All About Relationships

Love is one of the most profound emotions known to human beings. There are many kinds of love, but most people seek its expression in a romantic relationship with a compatible partner. For some, romantic relationships are the most meaningful element in their lives, providing a source of deep fulfillment. The ability to have a healthy, loving relationship is not innate. A great deal of evidence suggests that the ability to form a stable relationship begins in infancy, in a child's earliest experiences with a caregiver who reliably meets the infant's needs for food, care, protection, stimulation, and social contact. Those relationships are not destiny, but they appear to establish patterns of relating to others. Failed relationships happen for many reasons, and the failure of a relationship is often a source of great psychological anguish. Most of us have to work consciously to master the skills necessary to make them flourish.

Recent posts on Relationships

The Real Narrative of Life

Every story is unique. But the path always leads back to one’s Authentic Being. Love is the sustenance, and authenticity is the fountain of our aliveness.

♪ When You’re in Love With a Beautiful Woman… ♫

By Robert Burriss Ph.D. on August 31, 2016 in Attraction, Evolved
New research shows that we keep a closer eye on our love rivals if our partner is hotter than us.

What Makes Friends Become More Than Friends?

By Juliana Breines Ph.D. on August 30, 2016 in In Love and War
Want to turn a friendship into a romance? This simple strategy just might work.

What Melanoma Taught Me About Patient-Provider Relationships

An eye-opening experience as a medical professional is forced to evaluate the patient-provider relationship from the patient's perspective.

Business Connections Complicated by Irrelationship

Everyone knows that "history" causes problems in romantic relationships. It's equally true in business relationships, as this case so pointedly illustrates.

Fighting: Threat and Damage as Ineffective Communication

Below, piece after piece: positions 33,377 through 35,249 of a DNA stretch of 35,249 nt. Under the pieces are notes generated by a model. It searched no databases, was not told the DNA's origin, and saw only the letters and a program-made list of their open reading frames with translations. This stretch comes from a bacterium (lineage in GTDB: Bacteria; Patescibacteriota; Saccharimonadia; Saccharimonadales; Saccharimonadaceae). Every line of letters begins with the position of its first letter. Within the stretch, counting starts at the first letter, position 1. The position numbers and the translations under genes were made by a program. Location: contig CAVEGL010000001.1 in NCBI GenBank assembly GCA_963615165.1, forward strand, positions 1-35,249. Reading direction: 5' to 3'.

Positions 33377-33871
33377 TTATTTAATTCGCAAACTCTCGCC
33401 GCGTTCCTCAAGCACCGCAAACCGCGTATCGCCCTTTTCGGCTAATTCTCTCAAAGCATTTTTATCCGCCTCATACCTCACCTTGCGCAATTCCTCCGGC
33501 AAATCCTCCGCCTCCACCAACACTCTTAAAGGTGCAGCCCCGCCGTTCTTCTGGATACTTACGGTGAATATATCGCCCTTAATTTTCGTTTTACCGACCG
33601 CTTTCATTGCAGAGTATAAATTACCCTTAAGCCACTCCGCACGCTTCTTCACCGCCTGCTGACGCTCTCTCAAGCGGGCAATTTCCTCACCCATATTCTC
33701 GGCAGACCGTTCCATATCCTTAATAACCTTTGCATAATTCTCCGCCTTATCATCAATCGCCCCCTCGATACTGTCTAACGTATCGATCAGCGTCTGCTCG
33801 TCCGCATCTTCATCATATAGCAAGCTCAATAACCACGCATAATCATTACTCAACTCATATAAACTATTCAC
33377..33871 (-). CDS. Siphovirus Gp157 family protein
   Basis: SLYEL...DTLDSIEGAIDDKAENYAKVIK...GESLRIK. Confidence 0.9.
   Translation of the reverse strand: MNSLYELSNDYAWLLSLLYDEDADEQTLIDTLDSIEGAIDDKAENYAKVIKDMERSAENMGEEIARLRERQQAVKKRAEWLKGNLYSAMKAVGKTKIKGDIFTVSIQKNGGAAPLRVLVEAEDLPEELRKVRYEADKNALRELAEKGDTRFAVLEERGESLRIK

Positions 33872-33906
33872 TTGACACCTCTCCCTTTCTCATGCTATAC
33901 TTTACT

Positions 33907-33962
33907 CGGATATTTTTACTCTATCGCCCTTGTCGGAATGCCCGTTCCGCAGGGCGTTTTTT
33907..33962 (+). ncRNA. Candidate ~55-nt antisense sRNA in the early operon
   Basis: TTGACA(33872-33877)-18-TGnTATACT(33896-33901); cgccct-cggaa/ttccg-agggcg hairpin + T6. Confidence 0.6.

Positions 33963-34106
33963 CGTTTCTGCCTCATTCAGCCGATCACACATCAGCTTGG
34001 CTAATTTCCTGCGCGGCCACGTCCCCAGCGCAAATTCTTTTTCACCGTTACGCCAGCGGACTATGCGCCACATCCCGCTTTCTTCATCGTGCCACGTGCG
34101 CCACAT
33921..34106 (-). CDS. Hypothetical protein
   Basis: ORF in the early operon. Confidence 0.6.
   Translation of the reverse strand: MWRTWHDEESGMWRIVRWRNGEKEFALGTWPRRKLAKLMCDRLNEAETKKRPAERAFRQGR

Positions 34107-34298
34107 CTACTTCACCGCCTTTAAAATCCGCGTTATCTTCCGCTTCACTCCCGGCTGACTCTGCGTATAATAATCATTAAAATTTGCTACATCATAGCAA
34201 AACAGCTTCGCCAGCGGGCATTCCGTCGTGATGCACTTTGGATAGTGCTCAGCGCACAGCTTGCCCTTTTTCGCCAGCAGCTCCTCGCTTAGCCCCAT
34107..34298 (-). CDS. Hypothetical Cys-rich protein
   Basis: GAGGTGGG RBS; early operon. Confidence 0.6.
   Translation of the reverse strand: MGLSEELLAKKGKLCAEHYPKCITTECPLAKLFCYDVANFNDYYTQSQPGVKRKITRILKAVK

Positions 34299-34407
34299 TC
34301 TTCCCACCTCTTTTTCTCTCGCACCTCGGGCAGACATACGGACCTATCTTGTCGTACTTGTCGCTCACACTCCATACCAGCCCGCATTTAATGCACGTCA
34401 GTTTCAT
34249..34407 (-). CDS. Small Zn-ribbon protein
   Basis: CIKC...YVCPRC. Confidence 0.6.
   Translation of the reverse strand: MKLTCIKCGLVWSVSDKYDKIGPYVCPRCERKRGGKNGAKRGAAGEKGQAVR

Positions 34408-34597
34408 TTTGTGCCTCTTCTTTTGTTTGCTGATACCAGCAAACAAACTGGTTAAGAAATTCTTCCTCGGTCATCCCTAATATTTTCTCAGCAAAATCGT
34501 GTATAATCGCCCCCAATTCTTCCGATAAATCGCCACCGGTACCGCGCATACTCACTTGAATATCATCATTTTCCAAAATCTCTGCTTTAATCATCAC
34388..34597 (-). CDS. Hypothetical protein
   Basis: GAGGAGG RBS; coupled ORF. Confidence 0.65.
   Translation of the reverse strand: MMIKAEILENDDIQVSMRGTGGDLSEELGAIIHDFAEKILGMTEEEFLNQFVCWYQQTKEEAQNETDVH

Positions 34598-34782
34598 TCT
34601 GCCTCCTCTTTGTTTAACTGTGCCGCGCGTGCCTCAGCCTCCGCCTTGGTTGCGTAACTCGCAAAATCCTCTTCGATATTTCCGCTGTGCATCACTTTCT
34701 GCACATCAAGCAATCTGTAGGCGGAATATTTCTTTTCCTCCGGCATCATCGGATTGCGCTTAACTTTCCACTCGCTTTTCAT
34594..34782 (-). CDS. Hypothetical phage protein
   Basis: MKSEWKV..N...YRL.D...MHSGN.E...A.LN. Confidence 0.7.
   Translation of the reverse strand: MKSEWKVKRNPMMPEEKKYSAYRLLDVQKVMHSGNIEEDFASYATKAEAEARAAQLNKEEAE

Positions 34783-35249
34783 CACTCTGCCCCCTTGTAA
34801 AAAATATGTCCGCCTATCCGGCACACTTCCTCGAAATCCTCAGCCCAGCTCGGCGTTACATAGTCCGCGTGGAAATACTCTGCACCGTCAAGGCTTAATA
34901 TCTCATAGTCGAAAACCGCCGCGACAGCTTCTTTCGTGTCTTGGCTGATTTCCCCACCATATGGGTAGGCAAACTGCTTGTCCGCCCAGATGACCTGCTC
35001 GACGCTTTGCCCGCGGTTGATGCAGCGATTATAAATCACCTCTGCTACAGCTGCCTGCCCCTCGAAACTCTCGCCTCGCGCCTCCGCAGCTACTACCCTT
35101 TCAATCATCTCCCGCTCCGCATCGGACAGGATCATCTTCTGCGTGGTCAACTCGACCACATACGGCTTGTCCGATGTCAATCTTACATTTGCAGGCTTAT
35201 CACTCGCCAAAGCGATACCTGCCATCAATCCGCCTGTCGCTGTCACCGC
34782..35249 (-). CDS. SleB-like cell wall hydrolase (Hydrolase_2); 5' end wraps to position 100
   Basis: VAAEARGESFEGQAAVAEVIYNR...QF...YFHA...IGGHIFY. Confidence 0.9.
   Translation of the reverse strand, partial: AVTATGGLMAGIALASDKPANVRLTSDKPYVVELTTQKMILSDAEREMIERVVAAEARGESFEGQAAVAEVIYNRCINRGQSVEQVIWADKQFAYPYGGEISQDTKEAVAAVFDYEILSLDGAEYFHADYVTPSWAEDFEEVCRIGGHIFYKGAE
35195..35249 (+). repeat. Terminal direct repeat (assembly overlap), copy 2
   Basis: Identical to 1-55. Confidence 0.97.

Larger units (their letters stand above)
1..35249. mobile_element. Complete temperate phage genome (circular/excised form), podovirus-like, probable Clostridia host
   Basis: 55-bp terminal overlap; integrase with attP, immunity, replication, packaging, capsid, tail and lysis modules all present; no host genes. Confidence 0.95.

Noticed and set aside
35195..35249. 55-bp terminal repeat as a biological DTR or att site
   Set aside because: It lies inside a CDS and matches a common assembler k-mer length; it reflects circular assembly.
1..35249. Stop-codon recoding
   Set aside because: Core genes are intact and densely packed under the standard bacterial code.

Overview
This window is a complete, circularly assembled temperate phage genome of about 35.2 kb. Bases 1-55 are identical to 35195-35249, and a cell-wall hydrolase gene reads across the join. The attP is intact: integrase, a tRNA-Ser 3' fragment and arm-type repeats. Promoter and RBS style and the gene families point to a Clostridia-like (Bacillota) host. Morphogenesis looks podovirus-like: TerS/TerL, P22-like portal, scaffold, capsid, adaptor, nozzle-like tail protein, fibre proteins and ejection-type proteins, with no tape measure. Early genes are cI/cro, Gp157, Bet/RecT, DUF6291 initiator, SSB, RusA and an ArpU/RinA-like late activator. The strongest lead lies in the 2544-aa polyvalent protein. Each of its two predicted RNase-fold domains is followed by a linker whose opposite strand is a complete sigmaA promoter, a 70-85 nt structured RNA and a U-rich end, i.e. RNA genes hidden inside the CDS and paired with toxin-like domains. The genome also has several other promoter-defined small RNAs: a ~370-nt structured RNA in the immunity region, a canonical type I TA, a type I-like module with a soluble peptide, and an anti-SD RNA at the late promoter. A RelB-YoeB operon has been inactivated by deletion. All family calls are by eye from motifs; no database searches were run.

Winning is sharing. The biomental child development perspective says: “for you to win, your opposer also must win."

5 Ways to Finesse a Difficult End to Your Relationship

Endings present a psychological challenge unless they’re mutually negotiated. These 5 tips, based in part on a new group dynamics paper, provide some guidance for your goodbyes.

Criticism, Avoidance, and Negativity: How They Destroy Love

Tired of the toxic thoughts and fighting? Here is how to stop the toxic criticism, avoidance, and negativity.

Is Sexual Generosity a Virtue?

Generosity is very valuable for our well-being and health. Is this also true concerning sexual generosity? Should we aim to be more sexually generous?

“Date Someone Your Own Size”

By Robert Burriss Ph.D. on August 30, 2016 in Attraction, Evolved
Couples who vary in weight experience more prejudice, receive advice to not date in public, and are rated as less likable, according to new research from California.

Reconciling as Parents

Can divorced parents act like parents, not spurned lovers? These women found a way.

Dating a Man Who Is Separated but Not Yet Divorced?

By Randi Gunther Ph.D. on August 29, 2016 in Rediscovering Love
There are many factors that can affect these triangulated relationships and how they are combined can affect the outcome in different ways.